About the beauty and changing times of China. It's a love story too.
This may be Zhang Jingchu's best and most challenging role yet, and it comes from very early in her career. When she is given a starring role (Night and Fog, Red River) she really shines, seeming less remarkable when she plays a supporting role (Overheard, Protégé, Beast Stalker). Here she plays a character who goes from a teenager to old age over the course of a film that spans more than four decades. These kinds of roles come along every so often for actors and actresses, their success relying quite a bit on makeup—which in this case is pretty good for such a low budget film—but the challenge, one which Zhang seems to rise to, is also to convince us that the character has grown and changed along with the events of the film.
Zhang is probably weakest as a teenager, not because she doesn't look the part or do it well, it's more like she is so good it's a little annoying. She's going at 150 miles an hour and is just a little too charming. We then see her as: a young woman coming to terms with her sexuality amidst a conservative society; a dutiful wife in an arranged marriage; a middle-aged woman coming to grips with the changes in her marriage and society; and finally an older woman dealing with tragedy and a society that seems to have fully left her behind. She is better and more convincing with each progression.
Of course it helps when playing this kind of role if the film is good, and this one is beautiful. Filmed in the Yunnan Province of China, the cinematography is breathtaking, the story a poignant one. The film begins in the mid 1960s when the spirit of the Communist Revolution was still high and the excesses of the Cultural Revolution hadn't kicked in. Zhang plays bus ticket girl, Li Chunfen. The bus driver, played wonderfully by comedian exploring serious film roles Wei Fan, though much older than Li, has a crush on her (like almost everybody else). Li's affection, however, is for a frequent passenger, Dr. Liu, who's been transferred to Yunnan because his family was rich and he's a bit of an intellectual, qualities that are increasingly suspect as the Cultural Revolution kicks in. The doctor has been sent to a hard labor camp and when Li sneaks out to meet him one night and is caught, things change dramatically for her. She is forced into an arranged marriage with the bus driver who uses his clout with the local party leaders to help her avoid a fate worse than the surface level crime of losing face and bringing shame upon herself.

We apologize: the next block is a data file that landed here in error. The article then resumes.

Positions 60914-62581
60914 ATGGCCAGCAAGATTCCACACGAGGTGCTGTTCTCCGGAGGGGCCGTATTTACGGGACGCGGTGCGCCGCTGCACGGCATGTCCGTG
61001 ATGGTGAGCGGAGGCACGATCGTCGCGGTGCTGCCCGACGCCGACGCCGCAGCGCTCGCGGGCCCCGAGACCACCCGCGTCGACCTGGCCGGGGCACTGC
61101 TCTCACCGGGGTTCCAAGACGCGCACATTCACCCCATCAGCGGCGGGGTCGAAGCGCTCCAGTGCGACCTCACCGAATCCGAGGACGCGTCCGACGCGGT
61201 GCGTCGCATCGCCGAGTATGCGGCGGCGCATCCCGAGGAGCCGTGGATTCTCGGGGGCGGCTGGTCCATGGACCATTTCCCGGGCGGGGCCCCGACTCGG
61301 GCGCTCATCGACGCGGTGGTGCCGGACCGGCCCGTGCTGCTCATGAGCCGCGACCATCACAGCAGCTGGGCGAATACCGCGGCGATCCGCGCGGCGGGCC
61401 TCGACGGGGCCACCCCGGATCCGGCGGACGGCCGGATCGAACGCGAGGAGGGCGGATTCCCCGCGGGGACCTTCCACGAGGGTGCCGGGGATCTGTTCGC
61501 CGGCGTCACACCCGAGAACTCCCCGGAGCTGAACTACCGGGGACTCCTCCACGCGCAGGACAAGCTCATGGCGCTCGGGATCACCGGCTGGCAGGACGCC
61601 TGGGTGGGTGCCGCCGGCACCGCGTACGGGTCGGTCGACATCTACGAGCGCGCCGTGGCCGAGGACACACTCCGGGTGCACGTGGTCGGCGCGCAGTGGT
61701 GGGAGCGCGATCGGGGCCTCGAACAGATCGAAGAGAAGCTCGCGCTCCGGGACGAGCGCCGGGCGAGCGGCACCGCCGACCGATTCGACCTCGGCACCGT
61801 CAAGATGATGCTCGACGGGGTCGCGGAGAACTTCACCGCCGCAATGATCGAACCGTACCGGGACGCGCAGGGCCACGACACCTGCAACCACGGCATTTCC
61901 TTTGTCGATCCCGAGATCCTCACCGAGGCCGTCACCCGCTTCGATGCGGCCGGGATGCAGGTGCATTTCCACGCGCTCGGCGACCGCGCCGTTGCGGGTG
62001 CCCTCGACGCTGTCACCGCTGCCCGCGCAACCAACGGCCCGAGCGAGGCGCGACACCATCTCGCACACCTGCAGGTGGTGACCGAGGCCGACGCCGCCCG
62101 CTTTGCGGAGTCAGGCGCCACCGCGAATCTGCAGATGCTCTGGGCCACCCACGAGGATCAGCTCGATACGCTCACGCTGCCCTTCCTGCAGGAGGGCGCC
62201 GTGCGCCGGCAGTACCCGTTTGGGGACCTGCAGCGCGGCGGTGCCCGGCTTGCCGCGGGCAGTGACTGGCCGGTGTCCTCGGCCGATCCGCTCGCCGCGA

I don't want to give a complete play by play of the storyline, suffice to say The Road is not only a personal journey and a love story, a really touching one, it turns out. It's also an educational story for those of us unfamiliar, as a portrait of changing times in China, lovingly told. The "Old Days" are seen as both good and bad, depending on your place in society or point of view, but most noteworthy is how both sides are presented without judgement. It's a tone poem, an ode, to the complexity that is recent Chinese history. The film takes us from a time when a sense of community and shared values were alive, through the violence and upheaval of the Cultural Revolution, and into modern times where some celebrate the loosening of a moral structure and others remember it fondly. And it does it without any political agenda. It's beautiful. Bravo.
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